A 1991 Cardozo graduate who practices in Mt. Laurel, New Jersey, Seth Goodman Park, said he responded immediately upon hearing about the Carter award presentation. Park wrote to his alma mater that Carter was “undeserving of the honor.” He acknowledged that the former president had achieved some progress in the 1970’s, but since then Carter has been “counterproductive and divisive.” In his letter to Dean Diller, Park also wrote:
I believe that there is no greater living enemy to progress in achieving further peace in the Middle East than Mr. Carter whose work, particularly over the past two decades, to demonize one of the parties to the conflict while coddling and martyring the other has led to hate and misunderstanding. His work is the very antithesis of proper diplomacy.
Another alumnus who was the 2007 executive editor of the Journal of Conflict Resolution, thinks the choice of Carter as an honoree to be an “inappropriate, offensive” one.
“If he was simply left-wing, I could fully support, or at least not object to the decision to honor Mr. Carter, Ari Davis wrote to Dean Diller and President Joel. “However, because his idea of ‘peace’ is the evisceration of Israel as a Jewish state and the elevation of the terrorist organization Hamas, I can not see how Cardozo and YU can support this decision.”
Davis wrote that if he were still executive editor of the Journal he would have objected to the decision to honor Carter, and if that failed to change it, “I would have resigned my position.”
The ire ignited by a Jewish institution honoring Jimmy Carter was not limited to Cardozo graduates, but extended to the broader Jewish community.
David Steinmann, a New York businessman, has been a well-established and respected pro-Israel voice for many years. In a sternly worded letter, Steinmann wrote the two heads of the institutions that giving such an award to Jimmy Carter was an “ill-considered decision,” one which “will bring shame to your doorstep.”
Steinmann characterized Carter as a “driving force behind the now coordinated and concerted efforts by anti-Semites and anti-Israel haters to defame and delegitimize the State of Israel and its Jewish citizens.” In Steinmann’s view, Carter’s characterization of Israel as an Apartheid state alone should be enough “to make President Carter persona non grata amongst Jewish institutions.”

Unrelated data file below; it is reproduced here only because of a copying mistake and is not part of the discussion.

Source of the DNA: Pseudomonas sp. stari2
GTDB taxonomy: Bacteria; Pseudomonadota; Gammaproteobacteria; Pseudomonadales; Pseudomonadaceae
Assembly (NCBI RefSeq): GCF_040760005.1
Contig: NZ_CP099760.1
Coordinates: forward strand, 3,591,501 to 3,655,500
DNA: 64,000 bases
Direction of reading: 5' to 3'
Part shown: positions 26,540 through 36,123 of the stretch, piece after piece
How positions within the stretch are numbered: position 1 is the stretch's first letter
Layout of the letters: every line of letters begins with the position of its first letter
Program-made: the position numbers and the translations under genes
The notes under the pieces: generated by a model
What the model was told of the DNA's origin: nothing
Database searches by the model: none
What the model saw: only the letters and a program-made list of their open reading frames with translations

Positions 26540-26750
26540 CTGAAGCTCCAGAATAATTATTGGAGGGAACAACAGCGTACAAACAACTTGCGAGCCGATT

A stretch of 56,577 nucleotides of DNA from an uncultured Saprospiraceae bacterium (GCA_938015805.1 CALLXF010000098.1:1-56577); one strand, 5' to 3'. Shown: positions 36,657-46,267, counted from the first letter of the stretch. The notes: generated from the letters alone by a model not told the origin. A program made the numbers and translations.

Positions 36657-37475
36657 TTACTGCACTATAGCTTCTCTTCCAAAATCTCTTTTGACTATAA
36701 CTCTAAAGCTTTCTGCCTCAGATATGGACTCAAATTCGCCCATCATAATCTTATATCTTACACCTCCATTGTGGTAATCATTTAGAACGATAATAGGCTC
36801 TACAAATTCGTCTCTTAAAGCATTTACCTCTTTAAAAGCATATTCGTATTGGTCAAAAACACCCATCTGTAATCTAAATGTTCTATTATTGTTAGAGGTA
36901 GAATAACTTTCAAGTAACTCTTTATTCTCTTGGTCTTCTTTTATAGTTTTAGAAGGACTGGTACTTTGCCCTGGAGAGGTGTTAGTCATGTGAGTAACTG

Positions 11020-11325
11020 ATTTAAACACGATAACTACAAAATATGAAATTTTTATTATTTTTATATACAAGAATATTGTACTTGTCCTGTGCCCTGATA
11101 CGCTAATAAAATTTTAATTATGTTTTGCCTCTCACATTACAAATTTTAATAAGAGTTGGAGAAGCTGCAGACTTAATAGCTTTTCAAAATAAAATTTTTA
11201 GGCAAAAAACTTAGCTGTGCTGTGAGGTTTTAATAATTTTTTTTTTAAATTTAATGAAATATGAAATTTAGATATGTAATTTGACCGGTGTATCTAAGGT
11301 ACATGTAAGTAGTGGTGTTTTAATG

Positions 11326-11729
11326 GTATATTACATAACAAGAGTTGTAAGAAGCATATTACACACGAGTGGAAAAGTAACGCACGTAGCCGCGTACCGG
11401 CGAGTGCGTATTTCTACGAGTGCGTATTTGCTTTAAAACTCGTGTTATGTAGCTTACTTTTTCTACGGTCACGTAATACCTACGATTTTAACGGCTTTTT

The Jewish Press asked Steinmann why he decided to speak out so forcefully about this choice. He said that he was disappointed that Cardozo, “one of the pre-eminent Jewish institutions in America,” was giving undeserved recognition to Jimmy Carter.
“American Jews who care about Israel, and Jews everywhere, need to be vigilant and outspoken about these kinds of matters,” said Steinmann. He went on to explain why, especially when an issue plays out in a place in which many young Jews are being educated, displaying a stiff neck is essential to the survival of our people. “We will win some and lose some, but in the process of letting our voices be heard we will help to educate the generation which follows ours as well as influence a wider discussion about what Jewish organizations ought to be doing.”
Another Jewish New Yorker incensed by the decision of a Jewish institution to honor Jimmy Carter is Irwin Hochberg, past chairman of the board of the UJA Federation of New York. When Hochberg found out that Cardozo was about to honor Jimmy Carter, he was aghast, calling the decision “unconscionable.”
The emails of support echoed Emmanuel’s own response upon learning about Cardozo’s award to Jimmy Carter. “I simply could not believe that a law school affiliated with Yeshiva University could honor a man who has gone to such great lengths to harm the Jewish people,” Emmanuel told The Jewish Press.
Perhaps the best judge of Carter’s honesty with respect to his public statements about Israel, and his treatment of Israel’s enemies, comes from a former protegé, Kenneth Stein.
Stein met President Carter in 1982, and shortly thereafter Carter asked Stein to become the first executive director of the Jimmy and Rosalyn Carter Center, based at Emory University. In a lengthy article which appeared in the Middle East Quarterly in 2007, Stein described his relationship with Carter and the many collaborations, trips and publications they worked on during the three years he served as the Carter Center’s executive director, and over the course of the next 20 years, while Stein was the Carter Center’s Middle East Fellow.